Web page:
Those "feelings" of family begin to emerge the closer we get to his heart. His reassurances come over and over again to us as we draw closer, even when the times all around us seem to be challenging us on every side and in ways we never imagined probable. The closer we are to the heart of the Jesus, the more we tend to reflect his character in our lives - even when self resists a little because it doesn't get its own way. The self we become isn't reliant anymore upon upbringing and environment in the natural sense, but it is reliant upon who we now draw our strength and purpose from in the spiritual sense. If we struggle a little with detachment from the old way of living, that is to be expected. Closure has to occur in any "relationship" we have maintained. We had a "relationship" with our old self - and we pampered that person quite religiously! Now we need to embrace a relationship with the "new self" and begin to allow Christ to "pamper" the new creation we are becoming in him. One who is pampered is treated with excessive care and concern - something Christ can do very well when given full reign over our lives. Just sayin!


Popular posts from this blog

Getting at the heart of it all

Have you ever seen someone so good with their skinning knife they can just peel away the hide of an animal without a rip or tear, no waste of any of the meat just below that skin? I have seen some fishermen able to fillet their catch with such skill not even one bone is found in the fillet. How do they learn this skill? I think it comes to them through practice and with the employment of the right 'tool' to do the job at hand. There is comfort in knowing that God means what he says and his Word will come to pass. His Word is like the scalpel in the skilled hands of a surgeon or the knife in the hands of the skilled hunter. As a nurse, I have seen the skillful use of the scalpel - dissecting away the finest of tissue to protect the healthy tissue and to expose the tissue that has become devitalized by disease or decay. I have also seen the damage done by a "blade" in the hands of one not trained or at all skilled in its use. The difference is beyond description.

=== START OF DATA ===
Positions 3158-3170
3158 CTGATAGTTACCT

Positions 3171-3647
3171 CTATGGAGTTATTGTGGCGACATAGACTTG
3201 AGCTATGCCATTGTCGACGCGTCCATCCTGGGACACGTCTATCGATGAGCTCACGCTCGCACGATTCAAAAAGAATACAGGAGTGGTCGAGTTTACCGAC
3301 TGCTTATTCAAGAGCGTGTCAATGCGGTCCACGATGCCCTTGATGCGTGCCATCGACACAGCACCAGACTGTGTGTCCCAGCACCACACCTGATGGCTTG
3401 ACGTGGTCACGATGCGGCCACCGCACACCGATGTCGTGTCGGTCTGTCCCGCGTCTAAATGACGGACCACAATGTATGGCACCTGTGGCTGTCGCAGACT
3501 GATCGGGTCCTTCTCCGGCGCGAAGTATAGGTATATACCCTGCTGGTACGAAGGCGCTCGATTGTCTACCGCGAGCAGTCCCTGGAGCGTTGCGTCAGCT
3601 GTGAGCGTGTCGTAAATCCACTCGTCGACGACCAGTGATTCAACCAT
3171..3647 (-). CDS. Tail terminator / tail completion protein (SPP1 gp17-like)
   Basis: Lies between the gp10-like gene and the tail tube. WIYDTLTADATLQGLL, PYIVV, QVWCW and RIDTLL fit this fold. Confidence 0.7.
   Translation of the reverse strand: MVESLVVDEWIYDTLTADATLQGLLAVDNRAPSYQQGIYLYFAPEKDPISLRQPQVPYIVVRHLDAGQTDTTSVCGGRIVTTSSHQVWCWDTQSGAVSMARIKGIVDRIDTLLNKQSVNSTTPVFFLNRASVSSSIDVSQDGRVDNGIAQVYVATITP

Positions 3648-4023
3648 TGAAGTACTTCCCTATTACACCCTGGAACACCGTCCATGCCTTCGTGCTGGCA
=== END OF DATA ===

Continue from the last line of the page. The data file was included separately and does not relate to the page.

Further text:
God m…

Be a little salt

Ever wonder why Jesus left his disciples with the idea of being 'salt on this earth'? We don't fully appreciate salt these days because we aren't as accustomed to how it was used during the times Jesus spoke those words. We often have to put ourselves into the culture where the words are being recorded in order to fully comprehend the significance of their meaning. In the days of the disciples, salt was a basic "staple" of life. It was that which acted as "preservation" for everything. It also was the main seasoning of the dishes prepared - although there were other spices, salt was a 'staple'. Perhaps we would do well to look at some of the other functions of salt in order to see what Jesus may have meant when he referred to our lives a salt-seasoning that brings out the God-flavors of the earth.

"Let me tell you why you are here. You're here to be salt-seasoning that brings out the God-flavors of this earth. If you lose your saltin…

Hey, friend me!

When we really determine to walk the pathway of a disciple, it will cost us. The pathway is not always traveled by as many of those we call "friends" as we'd like to think. Yet, when we find someone to travel with us in this journey of faith, what a blessing it is! We need each other to understand and fulfill God's calling on our lives. We each compliment the other, challenging and uplifting, learning together what is contained deep in the Word of God.

Keep me safe, O God, I've run for dear life to you. I say to God, "Be my Lord!" Without you, nothing makes sense. And these God-chosen lives all around—what splendid friends they make! (Psalm 16:1-3)

David's words ring true in the hearts of many who engage in this walk of discipleship with Christ - without you, God, absolutely nothing makes sense at all. We can attempt to make sense out of tragedy, loss, or even a success all on our own. Without God, and those he places in our lives as fellow travelers…